Aside from leading conservative brain (snark intended) Chuck Norris' comments about President Obama as a Muslim Missionary, I'm not sure most Norteamericanos consider the United States and themselves as a destination for conversion. But if I was a dedicated Mexican Evangelical, sitting in Mexico surrounded by family and civility, and I looked at a country where going to the mall or school could get you shot, where most children are exposed to pornography before literature, and where bigotry and hate are considered "free speech" I might be moved to pack up and come to the US to convert the heathens.

Thursday, February 10, 2011

US Evangelicals - Doin' It Franciscan Style

US evangelicals may be in something of a pickle as they look for spring break ministry options this year. Evangelicals have turned to Mexico for decades for "short time" ministries where couples, school groups, or friends get together, build houses out of garage doors in T.J., pass out Wonder Bread and cheese sandwiches, teach Bible school, and return to the states the following week. The crisis? The death of evangelical Nancy Davis near Reynosa has some groups cancelling their trips. In fact, just before the shooting, the Dallas Morning News religion blog began a discussion of how to make things better in Mexico - without actually going to Mexico. Changing US policy and gun laws as well as reducing demand for drugs in the US topped the responses of many theologians. Americans, listen to your pastors.

I see that an Oklahoma Church is going to Mexico to "spread the word" to Catholics via ... Passion Plays. It seems Mexicans may not be familiar with acting out the gospels, so teenagers from Tulsa are going to help them out with that. Did some pastor get his hands on Sahagun's field guide to converting Mexicans?

Wednesday, February 9, 2011

Cock-A-Doodle Karma

Mess with the rooster and you get the spurs. That's what Jose Luis Ochoa found out this week as he was murdered by a fighting cock. Yes, I know.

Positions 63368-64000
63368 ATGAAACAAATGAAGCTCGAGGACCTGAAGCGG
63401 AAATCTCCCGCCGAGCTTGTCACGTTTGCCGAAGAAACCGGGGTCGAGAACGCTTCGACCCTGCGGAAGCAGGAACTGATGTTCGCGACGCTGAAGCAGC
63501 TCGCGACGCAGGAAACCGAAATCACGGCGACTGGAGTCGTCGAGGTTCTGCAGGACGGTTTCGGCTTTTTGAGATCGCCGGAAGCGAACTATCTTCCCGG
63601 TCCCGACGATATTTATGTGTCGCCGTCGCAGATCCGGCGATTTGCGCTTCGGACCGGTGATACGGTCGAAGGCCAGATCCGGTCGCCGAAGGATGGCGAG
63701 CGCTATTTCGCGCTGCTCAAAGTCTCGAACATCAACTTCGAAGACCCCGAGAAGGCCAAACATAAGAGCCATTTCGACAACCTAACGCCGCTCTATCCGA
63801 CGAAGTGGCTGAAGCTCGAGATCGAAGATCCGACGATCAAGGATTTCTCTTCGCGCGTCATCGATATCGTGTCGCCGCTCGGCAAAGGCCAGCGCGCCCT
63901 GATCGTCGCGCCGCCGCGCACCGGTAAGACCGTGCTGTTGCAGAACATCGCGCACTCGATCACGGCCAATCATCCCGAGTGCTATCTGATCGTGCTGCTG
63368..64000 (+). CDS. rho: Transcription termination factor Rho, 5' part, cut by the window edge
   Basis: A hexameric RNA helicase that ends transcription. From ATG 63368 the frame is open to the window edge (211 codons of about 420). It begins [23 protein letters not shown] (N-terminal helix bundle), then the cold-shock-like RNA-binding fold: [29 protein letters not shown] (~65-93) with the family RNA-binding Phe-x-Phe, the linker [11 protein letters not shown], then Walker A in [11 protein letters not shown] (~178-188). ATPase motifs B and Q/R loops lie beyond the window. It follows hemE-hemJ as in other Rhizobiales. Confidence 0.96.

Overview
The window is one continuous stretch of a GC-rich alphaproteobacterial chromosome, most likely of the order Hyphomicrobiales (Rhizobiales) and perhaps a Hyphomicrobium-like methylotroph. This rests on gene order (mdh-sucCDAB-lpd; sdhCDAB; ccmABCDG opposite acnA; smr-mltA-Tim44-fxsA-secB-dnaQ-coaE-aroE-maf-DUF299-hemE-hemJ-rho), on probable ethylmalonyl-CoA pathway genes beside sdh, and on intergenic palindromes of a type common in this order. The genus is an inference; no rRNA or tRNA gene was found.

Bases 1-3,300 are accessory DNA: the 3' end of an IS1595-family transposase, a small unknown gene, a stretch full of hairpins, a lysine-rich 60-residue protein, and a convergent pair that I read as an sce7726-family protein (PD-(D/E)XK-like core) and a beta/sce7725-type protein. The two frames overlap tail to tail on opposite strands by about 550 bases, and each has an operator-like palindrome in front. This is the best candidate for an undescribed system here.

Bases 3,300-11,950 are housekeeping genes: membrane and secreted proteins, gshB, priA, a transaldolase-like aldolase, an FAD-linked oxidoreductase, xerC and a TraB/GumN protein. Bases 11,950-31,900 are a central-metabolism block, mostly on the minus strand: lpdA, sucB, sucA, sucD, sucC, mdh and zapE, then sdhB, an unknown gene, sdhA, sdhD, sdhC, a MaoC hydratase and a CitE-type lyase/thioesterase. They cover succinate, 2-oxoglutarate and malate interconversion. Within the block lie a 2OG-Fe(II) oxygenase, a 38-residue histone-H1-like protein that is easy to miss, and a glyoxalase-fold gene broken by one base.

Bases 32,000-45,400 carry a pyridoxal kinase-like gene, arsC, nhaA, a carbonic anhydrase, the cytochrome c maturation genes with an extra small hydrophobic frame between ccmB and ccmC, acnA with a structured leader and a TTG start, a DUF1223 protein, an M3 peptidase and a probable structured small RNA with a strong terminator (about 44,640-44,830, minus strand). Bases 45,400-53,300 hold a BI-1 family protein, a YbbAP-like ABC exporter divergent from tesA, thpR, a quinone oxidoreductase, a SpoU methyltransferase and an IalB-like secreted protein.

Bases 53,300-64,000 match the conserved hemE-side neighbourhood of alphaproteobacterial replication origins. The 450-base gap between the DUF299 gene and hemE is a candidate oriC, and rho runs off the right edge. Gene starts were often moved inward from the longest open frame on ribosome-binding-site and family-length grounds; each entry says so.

Ochoa and the other spectators fled when authorities arrived at the scene of the fight, Sgt. Martin King told the Bakersfield Californian. Deputies found five dead roosters and other evidence of cockfighting at the location, he said.

An autopsy concluded Ochoa died of an accidental "sharp force injury" to his right calf.

"I have never seen this type of incident," King, a 24-year veteran of the sheriff's department, told the newspaper.

Sheriff's spokesman Ray Pruitt said it was unclear if a delay in seeking medical attention contributed to Ochoa's death. More here.
So, if you plan on being in Feria San Marcos in Aguascalientes this spring and on catching one of the cockfights (or in the trailer park behind the grocery story beside my "house"), stay, um, sharp.

Monday, February 7, 2011

Rivera Sells Rivieras

Well, I guess Diego Rivera is selling Chrysler 200s. About 35 seconds in, notice his mural at the Art Institute in Detroit. Mexico's most famous "soft" communist is now selling luxury cars.

I guess this is exactly what Gramsci was talking about, no?

Top Smear: Part Deux

The Mexico Section of the Latin American Studies Association has lodged the following protests against the BBC for their portrayal of Mexico in the press.
Statement by the Mexico Section
of the Latin American Studies Association
The Mexico Section of the international Latin American Studies Association condemns in the strongest possible terms the derogatory and racist remarks made about the people of Mexico by television presenters Jeremy Clarkson, Richard Hammond and James May in the 30 January 2011 ‘Top Gear’ programme segment ostensibly dedicated to an assessment of the Mastretta MXT sports car. Denigrating an entire people by assigning them presumed innate characteristics from a position of asserted superiority is conduct unbecoming any responsible media outlet, and it is entirely unacceptable for a public service broadcaster.